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NCJRS Abstract

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NCJ Number: 200405 Find in a Library
Title: Weapons of Mass Destruction and Civil Aviation Preparedness
Journal: FBI Law Enforcement Bulletin  Volume:72  Issue:5  Dated:May 2003  Pages:1-5
Author(s): Robert Raffel
Date Published: May 2003
Page Count: 5
Sponsoring Agency: NCJRS Photocopy Services
Rockville, MD 20849-6000
Sale Source: NCJRS Photocopy Services
Box 6000
Rockville, MD 20849-6000
United States of America
Document: HTML
Type: Instructional Material
Format: Article
Language: English
Country: United States of America
Annotation: This article assesses the preparedness of civil aviation in dealing with the threat of weapons of mass destruction (WMD) and proposes ways of increasing such preparedness.
Abstract: Biological weapons are natural organisms or diseases used in a harmful or destructive manner (e.g., smallpox, anthrax, and Ebola). Many countries and terrorist groups have the capability of mass producing lethal viruses and distributing them throughout the human population. The pervasiveness of the U.S. civil aviation presence in the world, combined with the vulnerable state of aviation preparedness in combating and responding to biological attacks, creates a significant risk to airports, air carriers, and the American public. During a suspected biological attack, the public health community will have a major role, because it has a more comprehensive understanding of the problem. The Centers for Disease Control and Prevention (CDC), together with local and State health authorities, will assume part of the decisionmaking process; in noncriminal cases, they may even take the lead. Some of the questions that must be answered before an outbreak of disease can be considered criminal are posed in this article. Only interagency cooperation will ultimately determine whether a biological event requires a criminal investigation. Given the need for trained and expert guidance, the emergency operations center (EOC) may become a unified command post responsible for managing the biological crisis. The EOC gains input via a team of firefighters, medical personnel, police, and airport and air carrier representatives, any of whom could become the key decisionmakers when the need arises. Carrying out a cooperative strategy assumes a high level of training in unified command procedures and a strong partnership with local, State, and Federal public health entities. Tabletop exercises should evolve into planning for full-scale exercises. Air carriers also have a role in defending against these types of incidents beyond their involvement in exercises. Airplane crew training should include information about WMD. Personnel should know what procedures to follow if a biological event occurs, and airlines should develop and implement means to assist with passenger tracking after the conclusion of flights. The entire civil aviation community should establish both preventive and countermeasures against WMD. National-level procedures that focus on "best-risk" airports into which flights may be diverted should be considered. Additionally, partnership opportunities across the civil aviation spectrum should be explored. 9 notes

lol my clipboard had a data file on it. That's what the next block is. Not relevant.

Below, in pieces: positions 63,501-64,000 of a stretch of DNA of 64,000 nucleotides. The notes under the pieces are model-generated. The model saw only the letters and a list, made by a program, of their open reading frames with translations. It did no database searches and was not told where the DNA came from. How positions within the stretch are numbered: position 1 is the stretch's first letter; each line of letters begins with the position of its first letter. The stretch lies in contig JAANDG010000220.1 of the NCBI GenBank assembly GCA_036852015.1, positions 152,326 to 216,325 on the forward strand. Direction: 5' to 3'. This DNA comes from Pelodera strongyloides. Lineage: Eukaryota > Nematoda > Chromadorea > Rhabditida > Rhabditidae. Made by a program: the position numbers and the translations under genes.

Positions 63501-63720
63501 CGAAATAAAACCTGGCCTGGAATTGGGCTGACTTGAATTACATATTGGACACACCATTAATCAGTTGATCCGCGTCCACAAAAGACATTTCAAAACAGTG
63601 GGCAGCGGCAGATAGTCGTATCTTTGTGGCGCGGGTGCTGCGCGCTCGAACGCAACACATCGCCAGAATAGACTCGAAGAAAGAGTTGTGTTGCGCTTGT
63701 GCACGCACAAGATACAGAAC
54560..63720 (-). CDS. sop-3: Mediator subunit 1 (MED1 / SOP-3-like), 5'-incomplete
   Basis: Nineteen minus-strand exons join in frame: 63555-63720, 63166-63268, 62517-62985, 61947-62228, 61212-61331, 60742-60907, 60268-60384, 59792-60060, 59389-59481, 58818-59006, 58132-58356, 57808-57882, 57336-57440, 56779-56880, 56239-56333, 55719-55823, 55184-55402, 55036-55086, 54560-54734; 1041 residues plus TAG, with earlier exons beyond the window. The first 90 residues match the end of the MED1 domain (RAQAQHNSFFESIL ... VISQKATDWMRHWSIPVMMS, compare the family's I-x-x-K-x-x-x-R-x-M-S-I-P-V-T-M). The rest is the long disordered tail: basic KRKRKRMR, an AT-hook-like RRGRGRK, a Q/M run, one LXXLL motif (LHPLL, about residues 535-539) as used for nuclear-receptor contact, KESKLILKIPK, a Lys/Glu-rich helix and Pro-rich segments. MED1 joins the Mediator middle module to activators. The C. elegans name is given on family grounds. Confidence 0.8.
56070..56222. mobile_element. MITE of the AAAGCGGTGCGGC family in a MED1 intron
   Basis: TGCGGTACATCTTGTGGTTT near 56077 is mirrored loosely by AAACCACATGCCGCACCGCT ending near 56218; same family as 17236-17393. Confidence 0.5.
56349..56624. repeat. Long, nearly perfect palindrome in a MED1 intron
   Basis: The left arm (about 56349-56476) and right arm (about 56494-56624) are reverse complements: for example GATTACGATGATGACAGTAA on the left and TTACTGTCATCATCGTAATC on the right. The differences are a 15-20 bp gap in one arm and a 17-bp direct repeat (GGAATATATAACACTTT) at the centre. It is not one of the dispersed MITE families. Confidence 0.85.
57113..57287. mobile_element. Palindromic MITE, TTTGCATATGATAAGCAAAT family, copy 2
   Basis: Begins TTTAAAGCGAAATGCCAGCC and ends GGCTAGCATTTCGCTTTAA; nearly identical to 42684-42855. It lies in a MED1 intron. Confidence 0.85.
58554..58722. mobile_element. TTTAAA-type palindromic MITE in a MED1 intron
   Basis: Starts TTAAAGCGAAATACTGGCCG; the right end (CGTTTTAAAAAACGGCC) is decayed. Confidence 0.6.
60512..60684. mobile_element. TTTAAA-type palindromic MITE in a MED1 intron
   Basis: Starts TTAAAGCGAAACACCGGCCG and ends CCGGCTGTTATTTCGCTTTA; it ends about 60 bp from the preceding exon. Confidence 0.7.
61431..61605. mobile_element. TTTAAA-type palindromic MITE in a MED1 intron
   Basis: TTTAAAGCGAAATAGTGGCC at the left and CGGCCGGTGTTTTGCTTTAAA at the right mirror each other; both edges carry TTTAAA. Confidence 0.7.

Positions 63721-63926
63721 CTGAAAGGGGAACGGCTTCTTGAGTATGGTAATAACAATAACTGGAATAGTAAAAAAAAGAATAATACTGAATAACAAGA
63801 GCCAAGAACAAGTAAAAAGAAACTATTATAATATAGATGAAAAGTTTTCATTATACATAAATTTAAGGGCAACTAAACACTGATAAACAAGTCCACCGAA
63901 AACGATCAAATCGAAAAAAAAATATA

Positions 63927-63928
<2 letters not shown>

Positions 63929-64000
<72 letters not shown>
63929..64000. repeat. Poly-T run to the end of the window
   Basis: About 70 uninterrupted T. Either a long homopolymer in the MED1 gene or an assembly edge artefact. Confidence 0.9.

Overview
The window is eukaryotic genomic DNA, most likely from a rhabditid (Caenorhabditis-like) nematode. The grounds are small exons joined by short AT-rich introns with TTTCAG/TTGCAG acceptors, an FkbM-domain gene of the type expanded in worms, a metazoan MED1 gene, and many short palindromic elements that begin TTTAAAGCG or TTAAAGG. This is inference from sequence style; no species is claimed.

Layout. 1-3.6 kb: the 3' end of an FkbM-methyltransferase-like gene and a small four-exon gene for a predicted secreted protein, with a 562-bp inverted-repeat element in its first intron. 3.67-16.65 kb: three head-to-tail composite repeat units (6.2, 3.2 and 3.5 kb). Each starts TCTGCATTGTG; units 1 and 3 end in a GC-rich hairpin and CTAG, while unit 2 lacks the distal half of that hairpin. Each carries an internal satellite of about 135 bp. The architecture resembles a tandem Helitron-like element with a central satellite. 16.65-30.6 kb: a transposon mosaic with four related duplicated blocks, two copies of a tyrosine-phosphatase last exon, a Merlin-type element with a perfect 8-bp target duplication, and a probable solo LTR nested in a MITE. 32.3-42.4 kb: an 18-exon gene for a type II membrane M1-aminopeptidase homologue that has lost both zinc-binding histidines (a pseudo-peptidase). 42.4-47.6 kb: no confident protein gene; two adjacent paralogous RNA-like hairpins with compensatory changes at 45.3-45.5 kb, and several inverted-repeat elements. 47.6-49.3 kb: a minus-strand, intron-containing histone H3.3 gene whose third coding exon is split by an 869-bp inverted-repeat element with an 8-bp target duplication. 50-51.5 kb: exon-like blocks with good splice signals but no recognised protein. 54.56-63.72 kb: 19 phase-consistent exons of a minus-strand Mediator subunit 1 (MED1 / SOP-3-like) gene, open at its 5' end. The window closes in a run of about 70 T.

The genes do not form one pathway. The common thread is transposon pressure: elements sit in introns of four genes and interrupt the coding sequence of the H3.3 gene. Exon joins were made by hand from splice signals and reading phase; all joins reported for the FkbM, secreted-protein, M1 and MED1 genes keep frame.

Main Term(s): Domestic Preparedness
Index Term(s): Airport security; Biological weapons; Emergency procedures; Interagency cooperation; Police emergency procedures; Terrorist weapons; Victim medical assistance
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http://www.ncjrs.gov/App/publications/abstract.aspx?ID=200405

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